Saturday, January 26, 2008

saturday nights

In New York and then in grad school, you'd rarely find me at home on any given evening, and particularly not on the weekends. The only exceptions to this rule were nights when I hosted friends for dinner or when I was so fried from work or life that I needed downtime. Otherwise, I was out.

Starting in 1994, this meant playing pool. I kicked around bars and pool halls from New York to Fayetteville and beyond. I drank a lot. I had loose-knit groups of friends, many of whom I have lost (for better or for worse) to those smoke-filled nights. I smoked my Gauloises--first the caporals made from the stinky black tobacco, and then after they gave me a cough I couldn't shake, the legeres. There were even a few periods when I was so tight on cash that I slipped back to the old Tom Waits character-standard, Old Golds. And always it was back to the bar or the pool hall Sometimes I'd play for money; sometimes I'd play for table time; sometimes for drinks; mostly my friends and I would play to hold a table until someone could unseat us. There were many late nights and early mornings, and in the years I worked second shift in the graphics department at J.P. Morgan, getting off at midnight with a decent chunk of cash in the bank, I saw more early morning meals at downtown diners than your average college student. In that life, you learned to spot cokeheads quickly and hustlers too, and made enough mistakes to say you should've known better. For the first couple of years of grad school in Fayetteville, things were much the same--late nights of too many cigarettes and too much beer and whiskey, and nine-ball games that continued after the bars had closed. The venues were smaller, and there were fewer of them so new challenges got stale quickly. And of course, any pool crowd has a certain percentage of characters straight out of central casting. The only difference was that I made a little more time for my curricular responsibilities, and punctuated the pool nights with nights out with the other writers--some of which had their own ill-fated results. And through all of it, I rarely knew what it was like to spend a whole evening at home.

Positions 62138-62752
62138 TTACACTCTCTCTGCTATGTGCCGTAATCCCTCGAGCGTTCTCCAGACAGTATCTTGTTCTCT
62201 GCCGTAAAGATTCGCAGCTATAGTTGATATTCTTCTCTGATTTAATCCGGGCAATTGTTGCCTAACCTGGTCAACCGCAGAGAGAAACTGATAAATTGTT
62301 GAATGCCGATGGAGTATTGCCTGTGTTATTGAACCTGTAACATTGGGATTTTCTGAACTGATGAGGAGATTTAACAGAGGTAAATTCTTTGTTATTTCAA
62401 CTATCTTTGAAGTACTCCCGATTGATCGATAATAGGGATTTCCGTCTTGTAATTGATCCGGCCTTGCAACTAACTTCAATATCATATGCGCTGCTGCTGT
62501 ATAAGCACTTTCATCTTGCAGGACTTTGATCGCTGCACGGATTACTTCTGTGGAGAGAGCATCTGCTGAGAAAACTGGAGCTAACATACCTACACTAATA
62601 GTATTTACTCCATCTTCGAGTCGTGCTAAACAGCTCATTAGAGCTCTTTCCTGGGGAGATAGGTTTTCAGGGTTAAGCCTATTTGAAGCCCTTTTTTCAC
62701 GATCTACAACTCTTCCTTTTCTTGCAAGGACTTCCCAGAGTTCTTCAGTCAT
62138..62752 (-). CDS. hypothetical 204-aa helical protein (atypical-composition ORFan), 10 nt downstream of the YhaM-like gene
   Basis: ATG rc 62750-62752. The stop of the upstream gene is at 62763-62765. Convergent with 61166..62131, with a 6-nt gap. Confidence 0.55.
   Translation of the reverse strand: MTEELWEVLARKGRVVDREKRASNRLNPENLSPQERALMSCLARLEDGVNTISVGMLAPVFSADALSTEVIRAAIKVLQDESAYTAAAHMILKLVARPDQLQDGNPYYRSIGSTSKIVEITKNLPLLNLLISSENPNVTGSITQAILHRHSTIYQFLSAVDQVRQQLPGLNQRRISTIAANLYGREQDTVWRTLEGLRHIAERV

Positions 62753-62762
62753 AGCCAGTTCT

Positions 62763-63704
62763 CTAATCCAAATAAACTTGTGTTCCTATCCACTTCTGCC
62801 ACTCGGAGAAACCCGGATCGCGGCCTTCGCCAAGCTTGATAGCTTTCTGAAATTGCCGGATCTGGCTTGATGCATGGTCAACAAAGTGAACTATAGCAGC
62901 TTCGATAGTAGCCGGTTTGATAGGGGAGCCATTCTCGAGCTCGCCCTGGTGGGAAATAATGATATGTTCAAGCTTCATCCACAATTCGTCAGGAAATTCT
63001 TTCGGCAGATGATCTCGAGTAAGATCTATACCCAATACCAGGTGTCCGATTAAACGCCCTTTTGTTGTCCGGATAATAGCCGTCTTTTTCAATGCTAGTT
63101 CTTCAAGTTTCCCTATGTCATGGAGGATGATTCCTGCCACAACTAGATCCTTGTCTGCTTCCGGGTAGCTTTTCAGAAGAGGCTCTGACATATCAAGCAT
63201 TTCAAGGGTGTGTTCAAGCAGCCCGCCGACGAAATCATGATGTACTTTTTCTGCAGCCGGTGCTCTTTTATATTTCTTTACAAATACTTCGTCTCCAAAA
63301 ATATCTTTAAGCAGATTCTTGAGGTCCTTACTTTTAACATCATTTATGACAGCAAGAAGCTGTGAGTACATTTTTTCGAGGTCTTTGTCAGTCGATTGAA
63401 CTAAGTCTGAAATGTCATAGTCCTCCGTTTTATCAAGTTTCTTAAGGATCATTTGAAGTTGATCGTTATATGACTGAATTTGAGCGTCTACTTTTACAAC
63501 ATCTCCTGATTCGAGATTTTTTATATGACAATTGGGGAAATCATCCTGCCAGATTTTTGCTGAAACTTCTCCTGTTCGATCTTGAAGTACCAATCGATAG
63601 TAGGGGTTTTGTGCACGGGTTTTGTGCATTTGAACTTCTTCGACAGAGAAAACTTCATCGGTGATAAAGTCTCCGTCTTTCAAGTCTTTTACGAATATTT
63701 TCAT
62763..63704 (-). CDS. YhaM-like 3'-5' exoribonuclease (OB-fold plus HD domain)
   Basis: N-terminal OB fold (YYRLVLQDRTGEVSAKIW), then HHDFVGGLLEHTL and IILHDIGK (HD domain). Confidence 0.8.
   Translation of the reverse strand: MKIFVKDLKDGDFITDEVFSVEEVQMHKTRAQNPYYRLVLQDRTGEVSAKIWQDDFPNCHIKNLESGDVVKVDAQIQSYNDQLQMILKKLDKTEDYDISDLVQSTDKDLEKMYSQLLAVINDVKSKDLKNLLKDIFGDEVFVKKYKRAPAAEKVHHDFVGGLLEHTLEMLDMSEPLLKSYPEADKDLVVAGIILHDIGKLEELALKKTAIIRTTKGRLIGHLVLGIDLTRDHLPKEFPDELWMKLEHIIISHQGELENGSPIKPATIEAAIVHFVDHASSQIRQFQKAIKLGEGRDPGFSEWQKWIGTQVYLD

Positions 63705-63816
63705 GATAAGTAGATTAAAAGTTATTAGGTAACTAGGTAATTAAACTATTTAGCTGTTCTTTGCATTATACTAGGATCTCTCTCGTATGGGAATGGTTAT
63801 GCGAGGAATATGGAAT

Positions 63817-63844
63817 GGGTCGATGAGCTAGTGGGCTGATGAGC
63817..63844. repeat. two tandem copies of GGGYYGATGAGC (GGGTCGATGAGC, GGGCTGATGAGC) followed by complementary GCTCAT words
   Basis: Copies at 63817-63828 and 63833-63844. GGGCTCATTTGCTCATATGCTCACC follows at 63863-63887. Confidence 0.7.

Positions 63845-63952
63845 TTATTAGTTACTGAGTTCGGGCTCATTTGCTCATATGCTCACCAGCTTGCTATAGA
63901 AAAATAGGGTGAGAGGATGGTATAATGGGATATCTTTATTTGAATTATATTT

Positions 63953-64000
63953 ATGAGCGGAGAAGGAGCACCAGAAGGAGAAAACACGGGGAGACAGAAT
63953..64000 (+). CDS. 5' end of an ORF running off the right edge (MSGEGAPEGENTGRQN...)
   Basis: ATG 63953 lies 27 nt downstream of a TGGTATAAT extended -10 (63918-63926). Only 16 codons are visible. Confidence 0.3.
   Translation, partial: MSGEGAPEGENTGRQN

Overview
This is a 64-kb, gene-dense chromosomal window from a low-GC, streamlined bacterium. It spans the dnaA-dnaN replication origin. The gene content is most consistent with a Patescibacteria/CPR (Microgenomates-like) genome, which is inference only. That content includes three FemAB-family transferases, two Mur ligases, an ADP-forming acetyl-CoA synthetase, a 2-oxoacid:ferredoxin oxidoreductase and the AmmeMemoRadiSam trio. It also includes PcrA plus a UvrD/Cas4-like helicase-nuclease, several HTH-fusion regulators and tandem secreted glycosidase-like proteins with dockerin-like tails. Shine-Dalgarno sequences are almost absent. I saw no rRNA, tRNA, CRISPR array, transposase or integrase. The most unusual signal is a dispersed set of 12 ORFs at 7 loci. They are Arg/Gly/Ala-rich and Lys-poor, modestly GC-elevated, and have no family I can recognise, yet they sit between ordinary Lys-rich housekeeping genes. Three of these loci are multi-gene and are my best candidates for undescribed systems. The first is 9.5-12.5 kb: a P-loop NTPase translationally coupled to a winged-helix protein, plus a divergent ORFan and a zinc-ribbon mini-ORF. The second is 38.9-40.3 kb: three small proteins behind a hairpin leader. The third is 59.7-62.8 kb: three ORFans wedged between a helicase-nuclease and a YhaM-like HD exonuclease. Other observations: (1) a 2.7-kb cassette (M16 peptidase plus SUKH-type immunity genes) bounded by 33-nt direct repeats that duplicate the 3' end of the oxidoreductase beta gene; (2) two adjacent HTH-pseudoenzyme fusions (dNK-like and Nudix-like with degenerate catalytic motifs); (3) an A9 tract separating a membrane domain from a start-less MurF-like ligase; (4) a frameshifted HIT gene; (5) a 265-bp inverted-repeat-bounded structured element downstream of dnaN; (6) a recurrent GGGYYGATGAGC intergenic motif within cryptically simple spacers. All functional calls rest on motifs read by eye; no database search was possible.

Fast forward a few years. Slip past a whole panoply of life's roller coasters. And you land here--a Saturday night with a little girl asleep in her pink room, the iTunes on party shuffle, a couple of Yuenglings to take the edge off a long day. It's a good thing, too, because I needed to slow down and catch up with my own life. (There's also a physiological component since my shoulder and back issues necessarily mean I can't spend much time over a pool table.) The things that had been in boxes for years are beginning to feel organized; my portfolio is getting some much-needed attention; the laundry and dishes are regularly clean and put away; goals and hopes and expectations are beginning to make sense rather than appear as products (or victims) of inertia.

Do I miss those days? Those days before I had these constraints and responsibilities? No. Not really. I like being a dad. I like being at home. This life feels richer, more full of potential. And besides I know where to find a pool table when I have the time to play, after I've taken care of everything and everyone else.